What it is

Umbrella insurance provides increased coverage limits over other types of nonprofit liability insurance. It is primarily meant to increase the limit of your general liability coverage but can also go over your auto liability, directors and officers liability, professional liability, improper sexual conduct liability, and/or workers’ compensation.


Three Reasons Why Your Nonprofit Needs this Coverage

  1. Required by Funders or Municipalities: Many times third parties will require limits of liability that are more than your basic limits.
  2. High New Worth Board Members: If you have wealth board members they may require that you have high liability limits so that they can be adequately protected for their service to your organization.
  3. Significant Organizational Assets: If your organization has assets more than $1,000,000 (the basic general liability limit) then you need to consider umbrella coverage to protect 100% of your assets.

Three Reasons Why Your Nonprofit Needs this Coverage

This Could Happen to Your Nonprofit

Bad Injury:

A volunteer at a boys and girls club fell off of a ladder while helping to paint the club’s gymnasium.  She broke both her legs, was permanently disabled and could not return to her job.  The medical bills and settlement reached $1,850,000.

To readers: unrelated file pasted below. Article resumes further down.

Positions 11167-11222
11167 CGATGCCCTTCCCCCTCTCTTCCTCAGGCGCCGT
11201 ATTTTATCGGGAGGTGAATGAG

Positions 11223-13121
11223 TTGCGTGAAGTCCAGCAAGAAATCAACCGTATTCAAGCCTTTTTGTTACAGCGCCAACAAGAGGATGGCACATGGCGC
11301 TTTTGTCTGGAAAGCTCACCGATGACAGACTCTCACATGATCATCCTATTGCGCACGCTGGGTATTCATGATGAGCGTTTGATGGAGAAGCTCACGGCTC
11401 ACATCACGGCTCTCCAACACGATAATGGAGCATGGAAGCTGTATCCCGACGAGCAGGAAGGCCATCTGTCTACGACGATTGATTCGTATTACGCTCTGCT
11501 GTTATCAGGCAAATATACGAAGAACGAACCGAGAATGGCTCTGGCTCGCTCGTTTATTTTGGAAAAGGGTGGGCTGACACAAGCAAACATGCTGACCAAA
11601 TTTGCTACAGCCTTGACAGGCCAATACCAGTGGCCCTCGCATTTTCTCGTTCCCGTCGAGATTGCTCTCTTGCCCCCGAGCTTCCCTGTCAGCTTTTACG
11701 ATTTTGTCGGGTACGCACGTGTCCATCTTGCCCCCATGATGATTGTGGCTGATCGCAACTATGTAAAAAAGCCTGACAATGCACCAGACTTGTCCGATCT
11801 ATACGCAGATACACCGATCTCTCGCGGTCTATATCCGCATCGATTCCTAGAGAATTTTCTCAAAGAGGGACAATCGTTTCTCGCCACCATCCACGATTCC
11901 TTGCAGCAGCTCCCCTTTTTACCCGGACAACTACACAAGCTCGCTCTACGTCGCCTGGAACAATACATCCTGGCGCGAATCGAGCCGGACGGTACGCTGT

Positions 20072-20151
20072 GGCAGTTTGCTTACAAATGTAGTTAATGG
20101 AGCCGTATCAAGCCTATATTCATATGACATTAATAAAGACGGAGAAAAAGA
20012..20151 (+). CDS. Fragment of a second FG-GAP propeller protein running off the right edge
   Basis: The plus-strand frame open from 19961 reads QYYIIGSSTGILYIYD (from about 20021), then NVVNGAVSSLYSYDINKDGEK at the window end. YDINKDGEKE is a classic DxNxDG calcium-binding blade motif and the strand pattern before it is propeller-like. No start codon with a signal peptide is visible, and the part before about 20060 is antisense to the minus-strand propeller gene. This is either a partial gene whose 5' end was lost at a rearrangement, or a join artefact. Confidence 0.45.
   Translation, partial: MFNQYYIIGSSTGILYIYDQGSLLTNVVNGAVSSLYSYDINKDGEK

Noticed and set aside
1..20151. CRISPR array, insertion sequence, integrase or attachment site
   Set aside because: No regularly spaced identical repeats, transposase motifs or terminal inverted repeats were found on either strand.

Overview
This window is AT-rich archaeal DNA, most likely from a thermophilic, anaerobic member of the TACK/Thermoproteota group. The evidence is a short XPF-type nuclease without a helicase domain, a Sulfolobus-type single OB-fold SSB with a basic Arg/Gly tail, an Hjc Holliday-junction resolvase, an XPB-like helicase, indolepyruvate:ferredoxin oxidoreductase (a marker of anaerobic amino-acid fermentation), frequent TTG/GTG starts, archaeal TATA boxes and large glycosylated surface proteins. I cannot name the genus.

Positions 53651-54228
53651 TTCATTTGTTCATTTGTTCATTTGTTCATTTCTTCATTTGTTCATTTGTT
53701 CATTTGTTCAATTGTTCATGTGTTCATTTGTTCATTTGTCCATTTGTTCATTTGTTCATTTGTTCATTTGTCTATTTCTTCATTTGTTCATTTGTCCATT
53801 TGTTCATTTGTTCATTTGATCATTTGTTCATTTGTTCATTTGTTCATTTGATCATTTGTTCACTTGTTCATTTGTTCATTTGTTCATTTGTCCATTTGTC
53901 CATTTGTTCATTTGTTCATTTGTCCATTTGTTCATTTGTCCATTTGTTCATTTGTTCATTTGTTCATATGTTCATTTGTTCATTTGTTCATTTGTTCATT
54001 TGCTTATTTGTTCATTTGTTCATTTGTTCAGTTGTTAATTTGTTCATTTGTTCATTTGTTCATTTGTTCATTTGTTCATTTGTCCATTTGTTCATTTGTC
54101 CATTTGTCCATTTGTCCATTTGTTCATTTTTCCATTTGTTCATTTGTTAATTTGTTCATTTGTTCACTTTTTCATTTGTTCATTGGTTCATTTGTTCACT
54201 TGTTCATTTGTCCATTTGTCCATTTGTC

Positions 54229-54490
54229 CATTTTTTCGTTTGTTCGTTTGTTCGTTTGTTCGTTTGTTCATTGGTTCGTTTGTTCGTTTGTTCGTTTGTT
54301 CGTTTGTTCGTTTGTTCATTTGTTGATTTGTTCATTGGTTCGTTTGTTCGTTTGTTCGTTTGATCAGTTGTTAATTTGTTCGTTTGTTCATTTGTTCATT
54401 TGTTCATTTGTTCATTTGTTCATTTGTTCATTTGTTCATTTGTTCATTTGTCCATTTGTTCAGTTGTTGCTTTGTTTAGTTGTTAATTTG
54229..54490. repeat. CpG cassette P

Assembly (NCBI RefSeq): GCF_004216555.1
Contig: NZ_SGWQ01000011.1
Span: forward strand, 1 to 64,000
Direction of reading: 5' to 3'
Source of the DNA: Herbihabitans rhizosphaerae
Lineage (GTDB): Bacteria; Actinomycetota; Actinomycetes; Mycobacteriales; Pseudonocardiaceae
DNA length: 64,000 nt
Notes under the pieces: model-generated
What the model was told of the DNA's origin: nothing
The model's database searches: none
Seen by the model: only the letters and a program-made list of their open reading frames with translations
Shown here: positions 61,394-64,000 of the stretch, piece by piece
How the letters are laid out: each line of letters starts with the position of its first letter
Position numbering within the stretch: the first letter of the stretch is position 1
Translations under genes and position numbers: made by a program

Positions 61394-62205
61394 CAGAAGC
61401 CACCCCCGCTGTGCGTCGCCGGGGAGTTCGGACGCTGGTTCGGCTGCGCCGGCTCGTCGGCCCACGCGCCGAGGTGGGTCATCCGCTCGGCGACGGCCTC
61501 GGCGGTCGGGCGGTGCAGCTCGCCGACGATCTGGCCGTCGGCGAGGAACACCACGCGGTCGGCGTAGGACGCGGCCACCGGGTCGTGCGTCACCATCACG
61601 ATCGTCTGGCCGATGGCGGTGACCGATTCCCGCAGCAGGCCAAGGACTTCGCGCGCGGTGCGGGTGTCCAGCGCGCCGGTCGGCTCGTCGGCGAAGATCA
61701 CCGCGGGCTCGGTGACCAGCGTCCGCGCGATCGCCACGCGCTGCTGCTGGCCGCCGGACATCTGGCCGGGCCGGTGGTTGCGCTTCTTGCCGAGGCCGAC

Another Bad Injury:

An environmental organization took a group of school children on a tour of one of their properties.  The children began throwing pine cones at each other and one child was injured and lost his eye.  The parents sued for medical bill payments as well as the cost of the permanent lifetime disability.  Actual responsibility for the injury was disputed.  Eventually the claim totaled $2,500,000 and the defense costs were over $75,000.

Bad Actions:

An employee of a sheltered workshop sued for sexual harassment claiming that the executive director would not promote her unless she had a sexual relationship with him.  She also claimed that the board had mismanaged the organization because they knew about the behavior of the executive director but would not fire him.  The lawsuit went before a jury who awarded the claimant $1,500,000.